After defining Michael’s probability, the model takes account of all the external factors that influence this probability in each period – including JDE’s support plan for the range relaunch, with strong distribution build and communications .

By the third month of the relaunch, the product is present in 55% of grocery stores but the model calculates it is most likely not yet where Michael shops so he cannot buy it.

Sometime later the product is stocked in his store and by then Michael has seen a TV ad that has made him aware of the new products, so when he notices it in store he puts one in his basket.

The model projects Michael’s possible purchases every week. From week to week, the model considers the usual purchase frequency of Michael, the availability of the product in store, the marketing activity in progress since the previous period and the effect of advertising carryover from previous periods.

The model evaluates the probability of each factor influencing the volume of new L’OR that Michael will buy on each occasion from launch, including the likelihood of disrupting his usual buying pattern, and taking account of the impact of each act of purchase previously predicted.

Michael Model 1

Then, using Michael’s data, the model populates many virtual ‘Michaels’.

All of these virtual entities also go about their ‘lives’, this week, next week, the week after. They all start with the same level of buying potential, the same frequency, weight of purchase and basket as the real Michael. Each virtual Michael also encounters the “life” of innovation and their behaviour evolves in response to advertising and promotions.

Here we see the variations the model predicts for Virtual Michael’s 1 and 2. They respond differently to the stimuli and can buy at different times and with different shares of basket.

Michael Model 2

There can be up to 10,000 virtual “twins” created around Michael, depending on the complexity of the market and marketing activities.

The model uses machine learning to predict and refine each time a virtual Michael buys the innovation.

And what the model does for Michael, it does for Emily, duplicating Emily into multitudes of virtual twins. And for Jeff ….and for each of the consumers interviewed.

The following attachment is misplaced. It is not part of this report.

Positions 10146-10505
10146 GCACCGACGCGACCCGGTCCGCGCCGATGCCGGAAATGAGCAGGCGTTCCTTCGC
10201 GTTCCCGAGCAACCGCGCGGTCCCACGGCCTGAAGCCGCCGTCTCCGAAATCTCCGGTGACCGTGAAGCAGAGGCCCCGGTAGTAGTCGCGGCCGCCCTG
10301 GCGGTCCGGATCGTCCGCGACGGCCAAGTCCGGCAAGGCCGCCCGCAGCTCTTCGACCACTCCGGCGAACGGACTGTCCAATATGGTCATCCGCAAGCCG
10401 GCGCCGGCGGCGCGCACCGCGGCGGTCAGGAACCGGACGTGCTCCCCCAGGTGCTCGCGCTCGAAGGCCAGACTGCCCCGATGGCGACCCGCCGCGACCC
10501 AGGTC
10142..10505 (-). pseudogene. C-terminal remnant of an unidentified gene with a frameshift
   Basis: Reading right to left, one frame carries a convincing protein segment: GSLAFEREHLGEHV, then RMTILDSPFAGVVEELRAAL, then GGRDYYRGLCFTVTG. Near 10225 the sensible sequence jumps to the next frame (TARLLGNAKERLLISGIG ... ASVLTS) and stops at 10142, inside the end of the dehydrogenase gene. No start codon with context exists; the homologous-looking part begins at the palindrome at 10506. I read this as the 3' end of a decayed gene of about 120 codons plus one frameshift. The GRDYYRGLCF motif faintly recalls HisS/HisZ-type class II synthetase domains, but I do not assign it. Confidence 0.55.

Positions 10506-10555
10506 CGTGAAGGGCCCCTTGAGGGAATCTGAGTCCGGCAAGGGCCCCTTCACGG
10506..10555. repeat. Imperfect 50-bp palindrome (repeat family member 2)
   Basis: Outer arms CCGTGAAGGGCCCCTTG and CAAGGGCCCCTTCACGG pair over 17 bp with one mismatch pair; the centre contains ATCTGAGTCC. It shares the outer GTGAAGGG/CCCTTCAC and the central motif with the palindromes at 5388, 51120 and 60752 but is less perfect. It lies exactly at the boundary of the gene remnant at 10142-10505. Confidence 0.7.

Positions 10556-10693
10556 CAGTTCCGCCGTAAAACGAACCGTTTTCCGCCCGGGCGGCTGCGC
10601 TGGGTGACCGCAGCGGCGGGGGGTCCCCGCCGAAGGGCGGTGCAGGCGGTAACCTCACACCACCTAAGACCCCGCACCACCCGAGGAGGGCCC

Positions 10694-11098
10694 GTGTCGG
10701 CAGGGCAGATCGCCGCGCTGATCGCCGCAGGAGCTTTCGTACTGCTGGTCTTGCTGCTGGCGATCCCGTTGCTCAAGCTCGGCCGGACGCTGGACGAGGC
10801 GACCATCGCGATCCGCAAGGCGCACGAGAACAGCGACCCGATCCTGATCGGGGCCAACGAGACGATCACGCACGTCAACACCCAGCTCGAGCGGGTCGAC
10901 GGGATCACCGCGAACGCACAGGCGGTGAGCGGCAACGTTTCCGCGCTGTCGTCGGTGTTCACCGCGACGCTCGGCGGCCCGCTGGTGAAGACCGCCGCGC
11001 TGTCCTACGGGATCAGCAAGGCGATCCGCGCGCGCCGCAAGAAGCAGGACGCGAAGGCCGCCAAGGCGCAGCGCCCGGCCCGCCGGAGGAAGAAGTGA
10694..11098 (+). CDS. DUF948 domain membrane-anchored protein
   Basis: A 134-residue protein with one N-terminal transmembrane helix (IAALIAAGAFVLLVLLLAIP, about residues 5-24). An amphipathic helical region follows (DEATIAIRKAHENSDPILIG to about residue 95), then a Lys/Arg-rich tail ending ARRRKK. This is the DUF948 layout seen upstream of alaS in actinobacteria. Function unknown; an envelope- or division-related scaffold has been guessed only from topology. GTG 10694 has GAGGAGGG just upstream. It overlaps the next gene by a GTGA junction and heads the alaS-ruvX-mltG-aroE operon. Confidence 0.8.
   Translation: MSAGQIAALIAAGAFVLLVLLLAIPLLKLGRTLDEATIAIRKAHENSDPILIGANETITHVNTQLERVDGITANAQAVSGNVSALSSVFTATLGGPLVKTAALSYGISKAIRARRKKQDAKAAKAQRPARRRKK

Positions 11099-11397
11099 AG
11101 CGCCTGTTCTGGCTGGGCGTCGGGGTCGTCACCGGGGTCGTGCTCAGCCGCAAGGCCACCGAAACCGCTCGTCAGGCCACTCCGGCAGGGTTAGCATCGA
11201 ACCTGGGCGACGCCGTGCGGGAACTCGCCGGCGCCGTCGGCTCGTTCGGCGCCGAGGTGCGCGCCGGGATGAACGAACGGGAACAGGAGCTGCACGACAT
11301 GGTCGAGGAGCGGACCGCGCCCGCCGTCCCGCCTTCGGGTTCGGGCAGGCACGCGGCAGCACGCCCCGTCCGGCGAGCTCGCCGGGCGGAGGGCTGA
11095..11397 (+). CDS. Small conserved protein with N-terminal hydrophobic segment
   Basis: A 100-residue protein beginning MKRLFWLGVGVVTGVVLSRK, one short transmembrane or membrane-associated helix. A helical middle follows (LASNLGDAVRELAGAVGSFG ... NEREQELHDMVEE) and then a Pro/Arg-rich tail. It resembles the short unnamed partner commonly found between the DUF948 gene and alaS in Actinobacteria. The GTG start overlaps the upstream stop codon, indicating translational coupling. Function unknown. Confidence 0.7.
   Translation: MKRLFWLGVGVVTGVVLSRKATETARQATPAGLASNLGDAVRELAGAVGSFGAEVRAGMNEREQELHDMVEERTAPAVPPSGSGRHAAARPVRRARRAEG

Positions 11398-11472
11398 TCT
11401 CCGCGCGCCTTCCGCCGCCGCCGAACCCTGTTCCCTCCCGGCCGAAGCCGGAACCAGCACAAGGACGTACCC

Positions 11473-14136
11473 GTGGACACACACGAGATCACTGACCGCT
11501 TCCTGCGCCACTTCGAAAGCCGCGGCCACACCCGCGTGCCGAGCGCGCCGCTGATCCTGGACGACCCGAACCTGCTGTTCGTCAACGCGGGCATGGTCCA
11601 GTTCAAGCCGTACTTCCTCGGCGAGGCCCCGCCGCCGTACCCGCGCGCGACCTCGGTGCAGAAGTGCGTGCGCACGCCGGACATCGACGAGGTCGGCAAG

The model essentially makes a very large grid with all the weeks and all the ‘people’. It takes account of everything it knows about each ‘consumer’ and predicts, week by week whether they will buy or not buy (based on a probability principle) so generating, in effect, a virtual sales panel.

Virtual Consumers

In creating the virtual consumers, the model learns from the ‘behaviour’ of the other virtual shoppers and, as it does so, it becomes increasingly more stable.

It has the capacity to generate up to 2m entities, an effective sample size that is inconceivable in conventional market research and more than enough for complex launch scenarios.

The predicted volumes for each person are summed to obtain their overall contribution. That way, heavy and light consumers of the category and those who dedicate a large or small share of their basket to the new range are all faithfully represented in the total volume.

The impact for JDE

For the volume forecast, the model was first aligned to existing sales. It showed that:

  • the relaunched range would deliver a net increase of 12.6%, with the forecast broken down by sales derived from distribution, advertising and promotional activity.
  • The sales potential of the two new sub-range varieties was forecast at 428 tonnes, exceeding the action standard of 300 tonnes.
  • 20% of their sales would come from shoppers trading up from the Classic range – so the brand would also increase its share of the premium segment of the market.

The model gave JDE strong confidence to launch the new products; post-launch metrics have tracked very closely to the forecast, demonstrating strong potential for this AI model to improve prediction of real-world consumer behaviour.